Tuesday, 9 July 2019

The New Dukedoms of Louis XIV

From his majority in 1651 until his death in 1715, Louis XIV created or revived no less than 34 ducal titles.  Thus, he elevated a new group of people to the highest rank of the ability. There could be several reasons for why a family might be granted a dukedom - it could be faithful service, personal affections or even as a favour to a mistress. However, all of the families concerned were already well-established in the nobility. It should be noted that the title of duc did not necessarily mean that the holder was a Peer of France - that was another elevation. But how - and why - did the Sun King choose to bestow this honour on them?

These are the titles that were not bestowed on members of the royal family.

The Revived Titles

A title can become extinct if the family holding it dies out. In a society such as the French in the 17th century, Salic law was followed which prohibited females from inheriting titles. Therefore, aristocratic titles were considered to be extinct if there were no more male heirs. These did not necessarily have to be the sons or grandsons of the current title holder - they could just as well be a nephew, an uncle, a brother etc.

Still, once a title became extinct, it became available for the king to bestow on a new family. Louis XIV chose to do just that in these cases:

Duc d'Albret
Last held by: Henri IV (it merged with the crown when Henri became king)

Revived: 1651

Recipient: Frédéric-Maurice de La Tour d'Auvergne

Reason for revival:
Frédéric-Maurice had originally been on the wrong side in the Fronde during the minority of Louis XIV, but was convinced to switch sides. The bait used by Cardinal Mazarin was the dukedoms of both Albret and Château-Thierry - these would be granted if Frédéric-Maurice surrounded the strategically located Sedan and Raucourt to the crown.

Status: extinct in 1802


Duc de Bourbon
Last held by: Henri III of France
Revived: 1661
Recipient: Louis de Bourbon-Condé
Reason for revival:

Louis was better known as the Grand Condé and had stood on the opposing side during the second Fronde. Nevertheless, following his defeat, Louis was readmitted into the king's good graces and remained subordinated to the king. It is possible that Louis received this particular title partially due to his subordination and partially due to his lineage.

Status: was dormant from 1830 until 1950 but has been revived and is still in existence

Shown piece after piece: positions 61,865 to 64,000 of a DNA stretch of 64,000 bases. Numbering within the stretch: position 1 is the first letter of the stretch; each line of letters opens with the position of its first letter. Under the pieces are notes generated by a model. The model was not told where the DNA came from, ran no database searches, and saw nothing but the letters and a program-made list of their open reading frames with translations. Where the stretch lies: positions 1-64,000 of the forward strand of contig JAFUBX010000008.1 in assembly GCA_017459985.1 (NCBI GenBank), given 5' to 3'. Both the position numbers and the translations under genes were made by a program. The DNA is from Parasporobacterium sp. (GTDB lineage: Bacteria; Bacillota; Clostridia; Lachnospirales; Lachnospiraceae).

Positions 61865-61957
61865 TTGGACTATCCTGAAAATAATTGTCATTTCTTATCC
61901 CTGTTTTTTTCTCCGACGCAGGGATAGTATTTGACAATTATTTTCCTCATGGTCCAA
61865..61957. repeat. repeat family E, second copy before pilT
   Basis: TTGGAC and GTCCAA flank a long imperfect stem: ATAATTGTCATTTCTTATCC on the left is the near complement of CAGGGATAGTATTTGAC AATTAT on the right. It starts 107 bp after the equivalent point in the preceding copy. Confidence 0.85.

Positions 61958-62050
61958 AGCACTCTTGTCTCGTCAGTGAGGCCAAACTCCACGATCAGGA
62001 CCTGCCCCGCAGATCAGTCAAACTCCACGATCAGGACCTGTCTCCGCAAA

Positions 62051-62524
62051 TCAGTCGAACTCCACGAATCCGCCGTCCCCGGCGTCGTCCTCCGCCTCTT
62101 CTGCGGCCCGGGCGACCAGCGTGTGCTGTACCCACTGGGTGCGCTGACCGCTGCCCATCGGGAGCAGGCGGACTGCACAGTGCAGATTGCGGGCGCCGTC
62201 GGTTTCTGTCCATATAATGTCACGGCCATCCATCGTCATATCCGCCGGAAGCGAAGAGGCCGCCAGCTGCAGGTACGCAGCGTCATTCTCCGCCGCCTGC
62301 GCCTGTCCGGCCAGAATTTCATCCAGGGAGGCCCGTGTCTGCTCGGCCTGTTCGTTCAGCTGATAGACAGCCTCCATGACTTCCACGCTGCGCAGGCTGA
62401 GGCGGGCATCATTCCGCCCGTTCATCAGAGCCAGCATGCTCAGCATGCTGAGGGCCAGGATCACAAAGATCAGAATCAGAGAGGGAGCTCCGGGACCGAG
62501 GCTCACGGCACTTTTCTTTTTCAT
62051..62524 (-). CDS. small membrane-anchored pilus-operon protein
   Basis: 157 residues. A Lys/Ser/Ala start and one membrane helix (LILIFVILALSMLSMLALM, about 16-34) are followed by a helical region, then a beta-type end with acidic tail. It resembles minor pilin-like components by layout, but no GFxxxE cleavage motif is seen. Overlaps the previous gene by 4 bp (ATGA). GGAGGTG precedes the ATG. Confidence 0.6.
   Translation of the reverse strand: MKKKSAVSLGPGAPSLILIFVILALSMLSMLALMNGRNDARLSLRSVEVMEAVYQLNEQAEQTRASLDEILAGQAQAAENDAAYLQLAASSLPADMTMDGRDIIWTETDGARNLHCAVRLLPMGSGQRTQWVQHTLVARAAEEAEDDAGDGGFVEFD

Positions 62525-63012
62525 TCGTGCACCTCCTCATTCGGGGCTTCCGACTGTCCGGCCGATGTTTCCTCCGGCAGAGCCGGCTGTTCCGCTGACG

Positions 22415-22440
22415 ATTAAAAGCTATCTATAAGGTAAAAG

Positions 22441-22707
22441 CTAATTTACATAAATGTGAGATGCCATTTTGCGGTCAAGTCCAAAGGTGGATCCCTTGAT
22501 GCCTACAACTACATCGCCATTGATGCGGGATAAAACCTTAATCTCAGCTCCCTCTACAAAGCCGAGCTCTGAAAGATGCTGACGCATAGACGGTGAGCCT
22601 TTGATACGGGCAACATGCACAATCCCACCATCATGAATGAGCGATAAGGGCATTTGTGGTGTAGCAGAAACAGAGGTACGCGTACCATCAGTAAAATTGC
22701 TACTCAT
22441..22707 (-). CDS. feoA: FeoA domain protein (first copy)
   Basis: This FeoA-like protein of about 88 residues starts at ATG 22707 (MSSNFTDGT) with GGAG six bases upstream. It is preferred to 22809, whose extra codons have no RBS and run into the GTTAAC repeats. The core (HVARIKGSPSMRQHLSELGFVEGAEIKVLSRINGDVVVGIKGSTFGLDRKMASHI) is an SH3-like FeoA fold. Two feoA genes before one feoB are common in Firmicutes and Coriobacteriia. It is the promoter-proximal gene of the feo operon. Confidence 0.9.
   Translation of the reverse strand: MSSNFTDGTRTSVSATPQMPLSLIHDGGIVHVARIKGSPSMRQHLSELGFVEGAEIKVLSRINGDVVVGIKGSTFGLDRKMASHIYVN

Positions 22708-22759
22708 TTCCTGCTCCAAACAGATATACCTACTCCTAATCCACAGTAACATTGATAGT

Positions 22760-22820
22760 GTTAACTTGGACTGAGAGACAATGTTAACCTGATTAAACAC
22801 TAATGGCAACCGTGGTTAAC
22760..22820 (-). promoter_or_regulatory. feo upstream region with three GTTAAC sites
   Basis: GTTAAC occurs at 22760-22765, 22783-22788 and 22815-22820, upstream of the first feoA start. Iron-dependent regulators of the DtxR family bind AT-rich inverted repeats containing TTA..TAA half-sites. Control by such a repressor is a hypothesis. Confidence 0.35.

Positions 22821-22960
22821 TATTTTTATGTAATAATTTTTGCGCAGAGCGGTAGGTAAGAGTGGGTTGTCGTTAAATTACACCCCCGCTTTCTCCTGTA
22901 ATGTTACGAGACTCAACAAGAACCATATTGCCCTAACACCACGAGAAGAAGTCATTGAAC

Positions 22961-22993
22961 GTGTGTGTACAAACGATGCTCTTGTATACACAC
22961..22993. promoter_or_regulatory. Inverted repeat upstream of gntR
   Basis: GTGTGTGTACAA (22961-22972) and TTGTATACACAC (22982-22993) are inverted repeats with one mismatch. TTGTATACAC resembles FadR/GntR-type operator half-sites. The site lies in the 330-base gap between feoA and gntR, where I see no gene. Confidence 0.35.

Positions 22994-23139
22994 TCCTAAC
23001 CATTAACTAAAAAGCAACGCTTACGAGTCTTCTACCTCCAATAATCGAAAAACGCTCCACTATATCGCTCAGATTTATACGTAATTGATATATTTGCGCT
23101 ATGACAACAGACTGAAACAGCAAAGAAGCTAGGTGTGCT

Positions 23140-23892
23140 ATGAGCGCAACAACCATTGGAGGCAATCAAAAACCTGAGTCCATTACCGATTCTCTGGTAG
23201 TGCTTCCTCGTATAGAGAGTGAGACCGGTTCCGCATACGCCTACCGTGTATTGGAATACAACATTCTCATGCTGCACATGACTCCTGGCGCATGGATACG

Louis, Grand Condé.PNG

Duc de Château-Thierry
Last held by: Guillaume Robert de la Marck
Revived: 1651
Recipient: Frédéric-Maurice de La Tour d'Auvergne
Reason for revival: see Duc d'Albret
Status: extinct in 1802

Duc de Rethel
Last held by: Charles IV, Duke of Mantua (sold to Cardinal Mazarin)
Revived: 1663
Recipient: Charles de La Porte
Reason for revival: see Duc de La Meilleraye
Status: extinct 1738

Duc de Roannais
Last held by: Artus Gouffier
Revived: 1667
Recipient: François III d'Aubusson de La Feuillade
Reason for revival:

François could have gotten a title through military service, loyalty during the Fronde and the good luck of being born into a particularly well-connected family. However, he had actually bought the title in 1667 for the price of 400.000 livres as well as agreeing to marry the sister of the former Duc de Roannais (Artus Gouffier).

Status: extinct 1725

François III d'Aubusson.jpg


The New Dukedoms

Duc d'Aumont
Creation: 1665
Recipient: Antoine d'Aumont de Rochebaron
Reason for creation:

Antoine gained his dukedom through the battlefield; this included serving Anne of Austria during the Fronde. For this, he was also awarded with the title of Marèchal de France and later governor of Paris.

Status: still in existence 

Antoine d'Aumont de Rochebaron.jpg

Duc de Boufflers
Reason for creation:

Duc de Choiseul
Creation: 1665
Recipient: Caesar de Choiseul
Reason for creation:

Caesar was remarkably talented as a military commander. For that reason it was a blow when he joined the Grand Condé during the First Fronde. However, when conflict broke out again, he chose to remain loyal to the crown - and played an important role in turning the tide. It was he who defeated Turenne, for instance.

Status: this line is extinct but the title was revived in 1817 and changed to Duc de Marmier in 1839


Duc de Coislin
Creation: 1663
Recipient: Armand de Camboust
Reason for creation:

Armand might well have been rewarded for his services on the battlefield; he had risen through the ranks and became a lieutenant-general. It is also possible that he was personally liked by the king and his mother since he played an active part in Louis XIV's coronation ceremony.

Status: extinct 1732

Portrait d'Armand de Cambout, duc de Coislin.

Duc de Duras
Reason for creation:

Duc d'Estrées
Created: 1663
Recipient: François Annibal d'Estrées
Reason for creation

François had served as a diplomat in Rome and therefore the title could be a reward for the political skill he had shown.

Status: although the title lay dormant from 1771-1892, it was revived for the direct descendants of the last Duc d'Estrées under the Ancien Regime and is still in existence


Duc de Fitz-James
Creation: 1710
Recipient: James Fitz-James
Reason for creation:

Unlike the vast majority on this list, James was not a Frenchman. In fact - as his name states - he was the illegitimate son of James II of England. An Englishman at the French court could have had a hard time but he used his military skills to fight on behalf of Louis XIV.

Status: extinct 1967

James Fitz-James, primer duque de Berwick (Museo del Prado).jpg

Duc d'Harcourt
Creation: 1700
Recipient: Henri d'Harcourt
Reason for creation:

Henri had participated in every single one of the major wars of his period and would then turn to more diplomatic endeavours. He was made ambassador to Spain and served as such when the War of the Spanish Succession erupted. Although it is unknown exactly which role he played, Louis XIV awarded his efforts with a dukedom.